And John released his hand and John was moving toward him and next thing he knew John's hands were settling on both sides of his head, carding through his hair and holding him steady for (oh God, choruses of angels singing hallelujah) a kiss.


Nothing had ever been like this, not in Rodney's memory, not even in his fevered imaginings. And -- even more amazing -- John seemed as eager for it as Rodney was. John groaned into his mouth, and when Rodney dared to mouth his jaw John gasped and tilted his head back obligingly to give Rodney access to the long line of his throat.

"God," John muttered, and the word vibrated beneath Rodney's lips. "Look, don't let me push, I know it's been a while--"

Rodney pulled back and stared at him, incredulous. "'Been a while'?"

"I didn't figure you'd," John grimaced a little, "done this recently."

"Try 'never,'" Rodney admitted, and he felt the blush moving up his face. "Not with a man."

"So I don't want to push you into anything you're not ready for." Like he was gentling a scared animal.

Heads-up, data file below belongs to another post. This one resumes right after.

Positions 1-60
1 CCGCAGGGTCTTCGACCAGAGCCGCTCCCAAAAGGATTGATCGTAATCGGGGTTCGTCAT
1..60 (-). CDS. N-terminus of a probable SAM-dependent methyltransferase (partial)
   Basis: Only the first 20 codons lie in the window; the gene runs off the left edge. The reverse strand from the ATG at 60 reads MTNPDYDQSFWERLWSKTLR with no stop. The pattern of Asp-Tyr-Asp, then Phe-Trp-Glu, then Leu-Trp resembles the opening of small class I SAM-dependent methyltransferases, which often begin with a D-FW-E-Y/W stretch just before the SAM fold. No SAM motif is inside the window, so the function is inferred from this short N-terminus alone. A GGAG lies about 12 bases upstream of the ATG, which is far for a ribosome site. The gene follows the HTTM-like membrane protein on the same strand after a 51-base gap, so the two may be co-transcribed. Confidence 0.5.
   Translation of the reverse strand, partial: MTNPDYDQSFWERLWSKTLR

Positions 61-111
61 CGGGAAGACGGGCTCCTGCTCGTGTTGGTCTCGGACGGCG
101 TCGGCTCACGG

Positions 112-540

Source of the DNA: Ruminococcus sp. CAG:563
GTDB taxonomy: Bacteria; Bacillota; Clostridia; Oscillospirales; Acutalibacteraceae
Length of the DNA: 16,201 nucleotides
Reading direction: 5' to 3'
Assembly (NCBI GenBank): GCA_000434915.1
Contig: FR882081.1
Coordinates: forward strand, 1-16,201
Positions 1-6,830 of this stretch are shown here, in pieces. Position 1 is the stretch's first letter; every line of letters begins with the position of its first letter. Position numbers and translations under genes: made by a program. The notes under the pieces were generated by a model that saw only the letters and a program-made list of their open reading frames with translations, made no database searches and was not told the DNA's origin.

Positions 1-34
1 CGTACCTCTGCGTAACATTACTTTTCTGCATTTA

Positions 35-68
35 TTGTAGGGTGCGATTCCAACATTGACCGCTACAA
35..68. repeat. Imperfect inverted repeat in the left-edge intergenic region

"Are you kidding me? I've wasted so much time! -- We've wasted so much time," Rodney amended.

John's grin was endearingly dorky. "You're saying not to stop."

"I'm saying," Rodney said as patiently as he could manage, "that I don't know how we survived so long without doing this." He'd meant to say something a little bit more suave than that, but pressed on anyway. "And if you stop, I won't be responsible for--"

"Not stopping," John murmured, though he disentangled them and pulled Rodney to his feet.

"What are you," Rodney began, and John kissed him again. God, doing this standing up was even better! Their whole bodies pressed together. Rodney hadn't tried getting drunk in more than fifteen years, but this was a lot like what he remembered of it. He was giddy with sensation.

"Bed," John said. "I want to get you out of those clothes."

"Clerical collar not doing it for you, eh?" Rodney meant it to sound flip, but John turned in his bedroom doorway and there was something aching behind his eyes.

"You don't know the half of it," he said.

Rodney's hands fumbled as he reached back behind his neck to unfasten the thin strip of starched cloth. When his hands came down, the collar clutched in his right fist, he felt exhilarated and exposed. John had seen him without the collar, those few days at the lodge, but taking it off before his eyes felt like a declaration of intent.

John was staring at him with such open hunger, such tenderness, that he felt perilously close to begging. "Well?" he managed, voice cracking a little. "You'd better--"